We Need Consistent Cruise Ship Pollution Laws
In essence, cruise ships are floating small towns. They carry thousands of passengers on ships that often stand thirteen decks tall. While researching the background of cruise ship industry in U.S. and Canada, I found that cruise ship industry is a big contributor of the economies of many American and Canadian port cities. For example, each time a ship docks at Seattle, it pumps $1.7 million into the local economy, $2 million into the greater Vancouver economy, and $1 billion annually into Victoria's tourism sector (Brooks & Dunn 559). The cruise line industry spends millions of dollars annually promoting trips with photos and videos of travel through pristine waters and of passengers observing aquatic wildlife in its natural habitat while enjoying the scenic beauty of the shorelines of the Pacific Northwest. However, cruise ships generate enormous amounts of both water pollution and air pollution. While researching, I found
that the laws that regulates pollution that caused by cruise ships is different around the world, some countries have lax pollution laws and other ones have strict laws. This caused an interesting phenomenon that cruise ship companies take advantage of the laws, they found they have no obligation to follow the stricter laws and tend to emit more pollution into the ocean when they are temporarily sailing through the waters of the country with the laxer pollution
regulations. In order for a more real and effective improvement of decreasing the pollution caused by cruise ship industry, we need a consistent international environmental law. I have divided my paper into four main sections for the readers to follow up. In the first section, I provide statistical data and numbers as evidence to show that the cruise ship industry generates enormous amounts of both water pollution and air pollution. In the second section, I compare and contrast how laws and regulations that constraint cruise ship pollution is different around the world. In the third section, I state that cruise ship companies are taking advantages of the laws and we need a consistent law to control the pollution internationally. In the fourth section, I conclude the paper by summing up what I wrote and reiterating my opinion.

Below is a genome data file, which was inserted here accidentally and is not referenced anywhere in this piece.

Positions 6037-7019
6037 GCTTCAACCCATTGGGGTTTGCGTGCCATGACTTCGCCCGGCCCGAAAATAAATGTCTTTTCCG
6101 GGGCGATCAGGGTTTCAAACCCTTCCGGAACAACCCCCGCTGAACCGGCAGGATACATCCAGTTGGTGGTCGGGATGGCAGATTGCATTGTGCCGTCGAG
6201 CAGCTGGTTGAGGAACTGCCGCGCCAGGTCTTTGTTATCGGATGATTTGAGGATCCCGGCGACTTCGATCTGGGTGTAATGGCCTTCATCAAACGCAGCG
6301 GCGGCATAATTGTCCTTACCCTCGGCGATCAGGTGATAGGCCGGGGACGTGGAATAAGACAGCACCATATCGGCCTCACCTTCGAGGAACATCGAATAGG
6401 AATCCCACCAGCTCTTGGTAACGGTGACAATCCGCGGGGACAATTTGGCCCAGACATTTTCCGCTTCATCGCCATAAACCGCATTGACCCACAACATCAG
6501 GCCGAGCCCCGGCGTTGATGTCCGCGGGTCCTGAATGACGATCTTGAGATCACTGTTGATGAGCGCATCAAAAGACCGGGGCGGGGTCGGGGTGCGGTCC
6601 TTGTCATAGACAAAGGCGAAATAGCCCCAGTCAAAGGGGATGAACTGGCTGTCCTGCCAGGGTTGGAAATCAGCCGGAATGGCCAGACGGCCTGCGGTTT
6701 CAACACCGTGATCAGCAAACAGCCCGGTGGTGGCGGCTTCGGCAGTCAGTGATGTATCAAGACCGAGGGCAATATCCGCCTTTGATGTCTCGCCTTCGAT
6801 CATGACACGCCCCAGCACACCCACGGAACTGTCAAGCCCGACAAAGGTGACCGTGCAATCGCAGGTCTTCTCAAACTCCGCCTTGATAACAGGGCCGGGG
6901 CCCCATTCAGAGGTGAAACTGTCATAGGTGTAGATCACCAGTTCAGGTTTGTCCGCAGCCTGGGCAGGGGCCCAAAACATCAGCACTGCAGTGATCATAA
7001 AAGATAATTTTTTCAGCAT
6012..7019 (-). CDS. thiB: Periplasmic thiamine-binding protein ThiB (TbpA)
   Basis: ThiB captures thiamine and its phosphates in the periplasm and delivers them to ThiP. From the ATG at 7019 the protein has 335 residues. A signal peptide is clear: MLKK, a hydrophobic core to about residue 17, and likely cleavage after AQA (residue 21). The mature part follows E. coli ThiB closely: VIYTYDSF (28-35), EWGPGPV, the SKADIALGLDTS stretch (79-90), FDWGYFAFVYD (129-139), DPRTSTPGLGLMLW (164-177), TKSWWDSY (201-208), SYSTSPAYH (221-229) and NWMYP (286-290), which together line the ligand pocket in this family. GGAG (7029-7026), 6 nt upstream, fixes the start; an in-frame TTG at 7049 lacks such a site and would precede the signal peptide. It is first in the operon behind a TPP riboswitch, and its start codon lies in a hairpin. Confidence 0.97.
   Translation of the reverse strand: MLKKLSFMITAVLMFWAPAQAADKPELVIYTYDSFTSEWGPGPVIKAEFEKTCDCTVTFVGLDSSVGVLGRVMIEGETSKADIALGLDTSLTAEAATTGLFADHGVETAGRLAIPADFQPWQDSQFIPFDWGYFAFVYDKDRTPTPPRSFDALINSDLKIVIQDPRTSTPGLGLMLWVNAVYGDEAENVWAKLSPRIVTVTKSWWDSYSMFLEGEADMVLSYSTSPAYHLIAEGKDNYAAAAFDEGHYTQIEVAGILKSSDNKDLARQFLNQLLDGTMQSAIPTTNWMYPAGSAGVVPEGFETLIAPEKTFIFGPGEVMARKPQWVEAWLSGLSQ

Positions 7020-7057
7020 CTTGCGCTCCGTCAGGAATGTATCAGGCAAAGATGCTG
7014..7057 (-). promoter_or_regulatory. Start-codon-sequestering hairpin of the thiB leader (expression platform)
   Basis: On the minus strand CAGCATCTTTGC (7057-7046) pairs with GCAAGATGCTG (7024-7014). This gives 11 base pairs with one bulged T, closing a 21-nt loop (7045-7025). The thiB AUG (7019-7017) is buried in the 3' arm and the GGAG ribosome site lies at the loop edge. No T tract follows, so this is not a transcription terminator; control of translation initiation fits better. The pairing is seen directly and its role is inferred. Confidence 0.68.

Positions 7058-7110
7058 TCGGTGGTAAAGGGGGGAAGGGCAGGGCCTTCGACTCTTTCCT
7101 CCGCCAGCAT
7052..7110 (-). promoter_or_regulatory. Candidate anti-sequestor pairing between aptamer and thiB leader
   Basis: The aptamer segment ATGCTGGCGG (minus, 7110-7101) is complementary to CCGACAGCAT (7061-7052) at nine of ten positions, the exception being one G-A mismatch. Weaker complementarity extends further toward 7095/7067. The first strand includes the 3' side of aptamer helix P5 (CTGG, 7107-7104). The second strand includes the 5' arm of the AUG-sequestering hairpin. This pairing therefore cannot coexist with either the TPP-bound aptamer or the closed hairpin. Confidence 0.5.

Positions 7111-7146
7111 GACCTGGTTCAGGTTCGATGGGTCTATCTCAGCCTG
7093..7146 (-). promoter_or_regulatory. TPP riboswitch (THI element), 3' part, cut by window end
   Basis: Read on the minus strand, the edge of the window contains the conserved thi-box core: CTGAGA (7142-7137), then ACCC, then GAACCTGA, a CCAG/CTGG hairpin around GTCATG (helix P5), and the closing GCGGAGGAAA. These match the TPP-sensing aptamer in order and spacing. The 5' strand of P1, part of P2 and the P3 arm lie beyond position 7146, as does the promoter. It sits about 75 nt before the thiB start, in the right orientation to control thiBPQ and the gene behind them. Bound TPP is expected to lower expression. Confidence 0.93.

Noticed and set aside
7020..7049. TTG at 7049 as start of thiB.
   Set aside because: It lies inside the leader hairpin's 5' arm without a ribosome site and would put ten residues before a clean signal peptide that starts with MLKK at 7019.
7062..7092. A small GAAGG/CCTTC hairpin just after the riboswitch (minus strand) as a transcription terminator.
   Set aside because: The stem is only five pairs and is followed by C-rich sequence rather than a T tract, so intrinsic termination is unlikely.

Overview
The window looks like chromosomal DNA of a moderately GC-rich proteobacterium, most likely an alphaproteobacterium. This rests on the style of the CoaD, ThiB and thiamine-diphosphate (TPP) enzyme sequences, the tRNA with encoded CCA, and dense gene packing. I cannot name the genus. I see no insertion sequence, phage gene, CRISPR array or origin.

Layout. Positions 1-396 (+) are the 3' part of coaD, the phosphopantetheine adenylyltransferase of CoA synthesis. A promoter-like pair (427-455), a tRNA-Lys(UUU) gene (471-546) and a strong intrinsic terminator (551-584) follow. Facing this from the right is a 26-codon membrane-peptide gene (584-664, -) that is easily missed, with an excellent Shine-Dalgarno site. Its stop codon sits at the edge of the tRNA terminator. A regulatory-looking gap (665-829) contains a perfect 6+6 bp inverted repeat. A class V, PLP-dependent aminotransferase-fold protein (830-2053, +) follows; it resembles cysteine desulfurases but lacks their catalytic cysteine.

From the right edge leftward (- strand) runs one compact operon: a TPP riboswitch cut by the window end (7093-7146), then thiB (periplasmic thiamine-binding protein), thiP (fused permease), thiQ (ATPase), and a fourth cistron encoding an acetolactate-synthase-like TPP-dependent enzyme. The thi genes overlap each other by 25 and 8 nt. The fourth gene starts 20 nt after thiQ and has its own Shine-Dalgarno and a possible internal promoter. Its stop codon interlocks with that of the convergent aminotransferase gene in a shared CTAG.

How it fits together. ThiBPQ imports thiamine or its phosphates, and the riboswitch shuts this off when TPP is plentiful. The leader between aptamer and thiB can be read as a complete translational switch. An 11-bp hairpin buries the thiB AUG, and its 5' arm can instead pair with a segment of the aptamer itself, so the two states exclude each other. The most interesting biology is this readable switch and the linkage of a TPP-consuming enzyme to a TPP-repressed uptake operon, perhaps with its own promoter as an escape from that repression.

The Pollution Caused by Cruise Ships
Water pollution. A luxury cruise vacation may sound like a perfect dream holiday for most of us, but in terms of environmental impact, the industry is an absolute nightmare. The downside of the fun, food and entertainment is the enormous amount of sewage, food and garbage, graywater from sinks, showers, laundries, swimming pools, and kitchens and other wastes being discharged into the seas. A typical cruise ship produces approximately 170,000 gallons of gray water, 21,000 gallons of sewage, 6,400 gallons of bilge water, 1 ton of solid waste, more than 25 pounds of batteries, fluorescent lights, medical wastes and expired chemicals, and about 8,500 bottles per day (Brooks & Dunn 559). Even 'green' cruise ships are polluting the earth at incredible rates. Cruise ship can also generate a shocking amount of waste streams that contain pollutants including bacteria, viruses, pathogens and pharmaceuticals; these waste streams not only caused negative consequences on the marine life and resulted in threats for sea animals, they are also the reasons for some harmful social effects to the residents at coastal regions (“Cruise Ships Cause Marine Pollution”).
Air pollution is a concept all of us aware about. Cruise ships cause enormous air pollution because all of the cruise ships are powered by heavy fuel oil, which produces noxious fumes when burned that can harm not only passengers of the cruise, but all those in the vicinity of the ship, while greatly accelerating climate change (McMaster). Cruise ships emit dangerous levels of sulfur dioxide every day, these ultra-fine particles could lead to lung diseases, heart attacks, strokes and are also linked to diabetes and cause deterioration for asthma and COPD (Kim). The estimated daily air pollution generated by a typical 3,000-passenger ship burning bunker fuel is the equivalent of 12,000 cars (Brooks & Dunn 559). Passengers on a cruise ship could be inhaling “60 times higher concentrations of harmful air pollutants” than they would in natural air settings, also, it is unbelievably 20 times worse than in the busy city centers
of some port cities with really heavy traffic (Kim).
Laws Are Not Consistent in Different countries